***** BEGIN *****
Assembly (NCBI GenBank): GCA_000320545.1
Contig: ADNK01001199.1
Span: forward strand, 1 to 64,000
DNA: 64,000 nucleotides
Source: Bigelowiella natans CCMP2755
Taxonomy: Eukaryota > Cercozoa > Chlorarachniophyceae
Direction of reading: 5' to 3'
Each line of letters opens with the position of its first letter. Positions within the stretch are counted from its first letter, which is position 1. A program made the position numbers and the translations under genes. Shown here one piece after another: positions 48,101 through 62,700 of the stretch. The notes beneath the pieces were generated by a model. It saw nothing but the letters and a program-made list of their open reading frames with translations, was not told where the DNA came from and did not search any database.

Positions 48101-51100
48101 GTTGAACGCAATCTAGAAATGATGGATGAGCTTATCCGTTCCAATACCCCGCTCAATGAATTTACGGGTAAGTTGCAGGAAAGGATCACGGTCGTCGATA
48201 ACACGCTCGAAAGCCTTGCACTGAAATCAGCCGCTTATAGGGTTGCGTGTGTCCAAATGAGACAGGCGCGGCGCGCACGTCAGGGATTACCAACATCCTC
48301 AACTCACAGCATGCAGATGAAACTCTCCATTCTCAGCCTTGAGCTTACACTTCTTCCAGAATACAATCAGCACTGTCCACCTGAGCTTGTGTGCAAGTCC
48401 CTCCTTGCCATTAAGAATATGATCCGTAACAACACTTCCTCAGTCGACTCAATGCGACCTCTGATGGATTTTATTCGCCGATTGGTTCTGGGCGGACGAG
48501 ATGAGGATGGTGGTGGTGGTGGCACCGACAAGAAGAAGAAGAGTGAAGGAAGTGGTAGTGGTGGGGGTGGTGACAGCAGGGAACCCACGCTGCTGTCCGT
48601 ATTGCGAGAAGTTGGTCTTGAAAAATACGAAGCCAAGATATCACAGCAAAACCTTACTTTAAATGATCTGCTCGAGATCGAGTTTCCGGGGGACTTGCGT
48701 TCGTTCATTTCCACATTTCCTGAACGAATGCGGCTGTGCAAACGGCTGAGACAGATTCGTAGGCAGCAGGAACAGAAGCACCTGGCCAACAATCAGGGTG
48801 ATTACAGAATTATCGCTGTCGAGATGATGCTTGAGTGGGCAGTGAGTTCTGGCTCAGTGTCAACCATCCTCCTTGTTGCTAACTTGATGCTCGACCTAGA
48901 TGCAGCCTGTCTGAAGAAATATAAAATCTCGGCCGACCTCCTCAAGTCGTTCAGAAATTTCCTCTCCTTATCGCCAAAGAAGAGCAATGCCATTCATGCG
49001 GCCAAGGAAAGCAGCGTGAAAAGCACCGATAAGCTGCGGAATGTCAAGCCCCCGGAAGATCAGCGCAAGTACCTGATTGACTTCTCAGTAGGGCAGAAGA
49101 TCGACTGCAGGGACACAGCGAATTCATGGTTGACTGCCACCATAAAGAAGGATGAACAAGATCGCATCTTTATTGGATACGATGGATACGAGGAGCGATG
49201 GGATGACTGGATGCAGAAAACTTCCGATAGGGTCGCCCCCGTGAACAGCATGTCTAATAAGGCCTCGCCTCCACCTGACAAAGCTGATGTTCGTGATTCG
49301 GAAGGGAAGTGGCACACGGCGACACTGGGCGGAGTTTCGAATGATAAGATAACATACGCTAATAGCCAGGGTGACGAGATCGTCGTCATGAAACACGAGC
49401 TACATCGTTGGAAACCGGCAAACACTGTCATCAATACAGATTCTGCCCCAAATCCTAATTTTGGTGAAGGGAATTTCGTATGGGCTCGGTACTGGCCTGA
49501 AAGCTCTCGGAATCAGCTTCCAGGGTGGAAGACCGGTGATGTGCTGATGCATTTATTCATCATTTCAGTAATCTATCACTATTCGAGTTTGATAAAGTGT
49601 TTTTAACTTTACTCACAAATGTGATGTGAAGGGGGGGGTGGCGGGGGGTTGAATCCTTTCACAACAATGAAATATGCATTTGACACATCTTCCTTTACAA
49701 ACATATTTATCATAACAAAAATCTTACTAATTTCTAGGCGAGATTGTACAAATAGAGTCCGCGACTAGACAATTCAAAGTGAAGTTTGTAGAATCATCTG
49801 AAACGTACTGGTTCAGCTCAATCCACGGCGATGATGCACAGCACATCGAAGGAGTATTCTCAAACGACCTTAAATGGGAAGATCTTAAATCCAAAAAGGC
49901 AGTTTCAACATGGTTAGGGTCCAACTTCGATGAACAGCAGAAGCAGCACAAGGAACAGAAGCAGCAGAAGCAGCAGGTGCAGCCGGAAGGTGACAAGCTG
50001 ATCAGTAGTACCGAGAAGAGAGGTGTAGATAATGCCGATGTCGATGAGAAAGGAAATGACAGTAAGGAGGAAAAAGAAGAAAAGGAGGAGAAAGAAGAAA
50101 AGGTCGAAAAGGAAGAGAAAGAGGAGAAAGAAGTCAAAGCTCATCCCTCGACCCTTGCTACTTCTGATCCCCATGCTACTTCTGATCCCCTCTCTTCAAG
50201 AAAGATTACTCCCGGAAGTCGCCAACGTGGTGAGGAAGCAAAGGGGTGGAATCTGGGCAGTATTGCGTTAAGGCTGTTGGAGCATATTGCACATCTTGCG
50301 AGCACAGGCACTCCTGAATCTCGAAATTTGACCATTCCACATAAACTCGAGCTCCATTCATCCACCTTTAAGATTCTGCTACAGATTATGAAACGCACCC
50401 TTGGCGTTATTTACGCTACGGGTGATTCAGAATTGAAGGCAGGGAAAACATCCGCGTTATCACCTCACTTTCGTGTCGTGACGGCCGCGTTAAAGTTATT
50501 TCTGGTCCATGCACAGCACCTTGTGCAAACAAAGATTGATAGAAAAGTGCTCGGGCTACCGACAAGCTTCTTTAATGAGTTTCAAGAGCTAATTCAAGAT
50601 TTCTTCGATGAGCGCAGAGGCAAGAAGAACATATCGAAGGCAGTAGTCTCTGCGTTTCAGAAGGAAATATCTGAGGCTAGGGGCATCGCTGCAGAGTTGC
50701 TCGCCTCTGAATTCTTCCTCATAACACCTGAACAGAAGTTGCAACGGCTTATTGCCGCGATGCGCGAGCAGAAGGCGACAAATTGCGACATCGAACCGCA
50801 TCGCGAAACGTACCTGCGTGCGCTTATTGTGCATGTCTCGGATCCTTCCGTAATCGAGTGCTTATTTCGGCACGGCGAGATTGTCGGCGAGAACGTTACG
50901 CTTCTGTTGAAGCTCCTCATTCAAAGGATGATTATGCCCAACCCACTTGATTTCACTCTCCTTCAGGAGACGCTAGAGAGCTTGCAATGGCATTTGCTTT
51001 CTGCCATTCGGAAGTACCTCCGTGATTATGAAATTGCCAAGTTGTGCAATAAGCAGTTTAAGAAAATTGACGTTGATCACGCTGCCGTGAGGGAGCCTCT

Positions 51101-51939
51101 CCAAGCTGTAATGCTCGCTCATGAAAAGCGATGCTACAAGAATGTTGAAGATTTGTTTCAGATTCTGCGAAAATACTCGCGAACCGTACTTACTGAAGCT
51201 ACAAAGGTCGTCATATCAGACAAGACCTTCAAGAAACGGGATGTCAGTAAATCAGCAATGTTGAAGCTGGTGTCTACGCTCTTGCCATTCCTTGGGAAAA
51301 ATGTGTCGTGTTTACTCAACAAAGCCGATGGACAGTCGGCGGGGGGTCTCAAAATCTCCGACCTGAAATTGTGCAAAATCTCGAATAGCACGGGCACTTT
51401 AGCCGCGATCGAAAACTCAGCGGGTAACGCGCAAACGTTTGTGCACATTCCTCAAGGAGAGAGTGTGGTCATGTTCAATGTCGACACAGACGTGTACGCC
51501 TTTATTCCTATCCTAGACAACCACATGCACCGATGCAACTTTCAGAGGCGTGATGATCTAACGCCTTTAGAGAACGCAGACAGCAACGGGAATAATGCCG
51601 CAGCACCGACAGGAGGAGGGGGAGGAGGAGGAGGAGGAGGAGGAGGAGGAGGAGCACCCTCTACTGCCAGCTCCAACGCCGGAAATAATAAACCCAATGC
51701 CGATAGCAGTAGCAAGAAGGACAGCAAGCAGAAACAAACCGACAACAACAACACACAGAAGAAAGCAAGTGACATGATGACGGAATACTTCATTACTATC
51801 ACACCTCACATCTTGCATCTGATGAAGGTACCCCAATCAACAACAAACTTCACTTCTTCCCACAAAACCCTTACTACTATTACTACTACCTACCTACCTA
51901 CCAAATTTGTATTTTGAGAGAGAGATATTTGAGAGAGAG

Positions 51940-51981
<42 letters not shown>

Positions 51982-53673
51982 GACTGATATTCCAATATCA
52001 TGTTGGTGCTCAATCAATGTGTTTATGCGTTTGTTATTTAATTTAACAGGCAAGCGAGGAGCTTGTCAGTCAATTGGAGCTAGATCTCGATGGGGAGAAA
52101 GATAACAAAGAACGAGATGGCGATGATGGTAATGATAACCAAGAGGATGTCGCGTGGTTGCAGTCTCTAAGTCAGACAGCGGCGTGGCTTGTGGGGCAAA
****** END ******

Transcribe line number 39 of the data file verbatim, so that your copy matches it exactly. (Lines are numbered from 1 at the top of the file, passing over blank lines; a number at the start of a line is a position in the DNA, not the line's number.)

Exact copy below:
51001 CTGCCATTCGGAAGTACCTCCGTGATTATGAAATTGCCAAGTTGTGCAATAAGCAGTTTAAGAAAATTGACGTTGATCACGCTGCCGTGAGGGAGCCTCT